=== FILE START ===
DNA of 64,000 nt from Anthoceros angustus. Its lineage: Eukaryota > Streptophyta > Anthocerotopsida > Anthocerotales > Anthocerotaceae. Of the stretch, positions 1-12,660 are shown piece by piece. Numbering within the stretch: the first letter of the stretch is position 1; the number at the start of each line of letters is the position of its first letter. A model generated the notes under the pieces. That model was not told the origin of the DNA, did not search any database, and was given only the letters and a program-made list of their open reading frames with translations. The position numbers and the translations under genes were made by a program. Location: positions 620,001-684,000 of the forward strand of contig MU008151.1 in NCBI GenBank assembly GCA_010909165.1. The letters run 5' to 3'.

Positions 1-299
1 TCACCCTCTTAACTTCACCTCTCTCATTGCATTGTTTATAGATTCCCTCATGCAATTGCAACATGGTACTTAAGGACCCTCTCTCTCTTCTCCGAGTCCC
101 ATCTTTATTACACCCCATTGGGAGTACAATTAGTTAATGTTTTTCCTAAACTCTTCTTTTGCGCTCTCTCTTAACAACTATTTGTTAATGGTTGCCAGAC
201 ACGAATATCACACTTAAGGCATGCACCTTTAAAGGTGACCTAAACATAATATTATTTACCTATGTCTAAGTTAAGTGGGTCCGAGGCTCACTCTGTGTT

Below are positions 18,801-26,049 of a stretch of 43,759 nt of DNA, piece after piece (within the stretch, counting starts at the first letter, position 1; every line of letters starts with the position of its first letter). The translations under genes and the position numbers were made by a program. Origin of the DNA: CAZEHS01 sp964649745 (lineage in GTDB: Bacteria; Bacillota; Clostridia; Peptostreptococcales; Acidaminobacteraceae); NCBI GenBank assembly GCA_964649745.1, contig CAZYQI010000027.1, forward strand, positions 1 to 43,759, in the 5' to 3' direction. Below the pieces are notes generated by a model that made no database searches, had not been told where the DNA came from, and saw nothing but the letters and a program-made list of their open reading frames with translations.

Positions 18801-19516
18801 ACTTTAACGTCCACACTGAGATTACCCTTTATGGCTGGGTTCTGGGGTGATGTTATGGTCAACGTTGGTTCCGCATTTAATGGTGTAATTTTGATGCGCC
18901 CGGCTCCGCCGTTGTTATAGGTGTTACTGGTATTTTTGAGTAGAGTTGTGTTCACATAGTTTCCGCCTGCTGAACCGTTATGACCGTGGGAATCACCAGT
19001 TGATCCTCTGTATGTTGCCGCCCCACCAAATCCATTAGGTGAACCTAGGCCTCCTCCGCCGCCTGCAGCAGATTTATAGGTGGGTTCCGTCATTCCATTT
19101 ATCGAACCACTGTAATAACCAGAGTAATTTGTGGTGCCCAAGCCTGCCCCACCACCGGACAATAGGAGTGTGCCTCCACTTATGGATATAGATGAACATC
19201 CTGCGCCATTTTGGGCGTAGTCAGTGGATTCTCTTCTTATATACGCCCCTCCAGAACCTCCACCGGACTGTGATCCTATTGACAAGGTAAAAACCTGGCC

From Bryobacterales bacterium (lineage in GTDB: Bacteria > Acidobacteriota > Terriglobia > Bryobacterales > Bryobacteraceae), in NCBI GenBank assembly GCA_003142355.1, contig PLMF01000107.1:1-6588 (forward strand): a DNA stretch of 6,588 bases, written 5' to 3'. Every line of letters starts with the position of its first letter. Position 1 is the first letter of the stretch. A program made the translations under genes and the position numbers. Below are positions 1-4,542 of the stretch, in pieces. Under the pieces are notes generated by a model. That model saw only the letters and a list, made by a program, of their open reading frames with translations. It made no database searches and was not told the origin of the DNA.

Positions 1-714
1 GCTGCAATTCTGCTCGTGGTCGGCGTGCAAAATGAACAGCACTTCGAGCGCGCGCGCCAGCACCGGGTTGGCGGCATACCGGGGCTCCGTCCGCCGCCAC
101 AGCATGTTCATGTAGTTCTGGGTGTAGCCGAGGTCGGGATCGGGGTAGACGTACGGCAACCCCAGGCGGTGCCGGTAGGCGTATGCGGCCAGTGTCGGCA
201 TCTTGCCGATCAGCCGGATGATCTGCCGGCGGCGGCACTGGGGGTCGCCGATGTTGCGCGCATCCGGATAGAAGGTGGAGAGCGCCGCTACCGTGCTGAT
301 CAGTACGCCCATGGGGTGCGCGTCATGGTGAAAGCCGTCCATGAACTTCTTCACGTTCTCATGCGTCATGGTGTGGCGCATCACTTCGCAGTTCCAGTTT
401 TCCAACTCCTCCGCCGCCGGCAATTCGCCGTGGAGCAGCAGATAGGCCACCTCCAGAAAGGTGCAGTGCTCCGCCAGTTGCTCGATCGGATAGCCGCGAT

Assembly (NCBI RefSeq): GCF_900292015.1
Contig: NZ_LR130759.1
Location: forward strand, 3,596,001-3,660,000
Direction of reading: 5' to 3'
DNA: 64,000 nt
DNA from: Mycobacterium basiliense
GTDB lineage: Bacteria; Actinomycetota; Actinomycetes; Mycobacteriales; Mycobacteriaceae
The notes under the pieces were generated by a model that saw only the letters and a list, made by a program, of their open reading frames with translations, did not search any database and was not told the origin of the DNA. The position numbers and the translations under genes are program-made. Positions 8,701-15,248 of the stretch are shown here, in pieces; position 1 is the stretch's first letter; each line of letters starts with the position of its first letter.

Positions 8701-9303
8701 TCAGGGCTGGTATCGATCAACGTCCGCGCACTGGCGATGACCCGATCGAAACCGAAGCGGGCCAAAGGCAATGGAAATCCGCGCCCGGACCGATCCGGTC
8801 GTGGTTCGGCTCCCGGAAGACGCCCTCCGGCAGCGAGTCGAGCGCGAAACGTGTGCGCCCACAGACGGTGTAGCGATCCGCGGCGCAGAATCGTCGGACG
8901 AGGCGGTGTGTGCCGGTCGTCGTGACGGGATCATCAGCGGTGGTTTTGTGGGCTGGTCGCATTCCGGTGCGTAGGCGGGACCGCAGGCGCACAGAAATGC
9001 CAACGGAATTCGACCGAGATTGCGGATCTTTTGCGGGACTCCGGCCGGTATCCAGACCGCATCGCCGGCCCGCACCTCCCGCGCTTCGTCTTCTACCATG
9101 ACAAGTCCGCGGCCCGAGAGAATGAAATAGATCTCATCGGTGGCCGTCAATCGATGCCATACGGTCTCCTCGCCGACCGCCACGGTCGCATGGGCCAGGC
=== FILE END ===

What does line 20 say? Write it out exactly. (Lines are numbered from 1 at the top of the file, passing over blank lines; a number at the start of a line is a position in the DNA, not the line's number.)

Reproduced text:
Assembly (NCBI RefSeq): GCF_900292015.1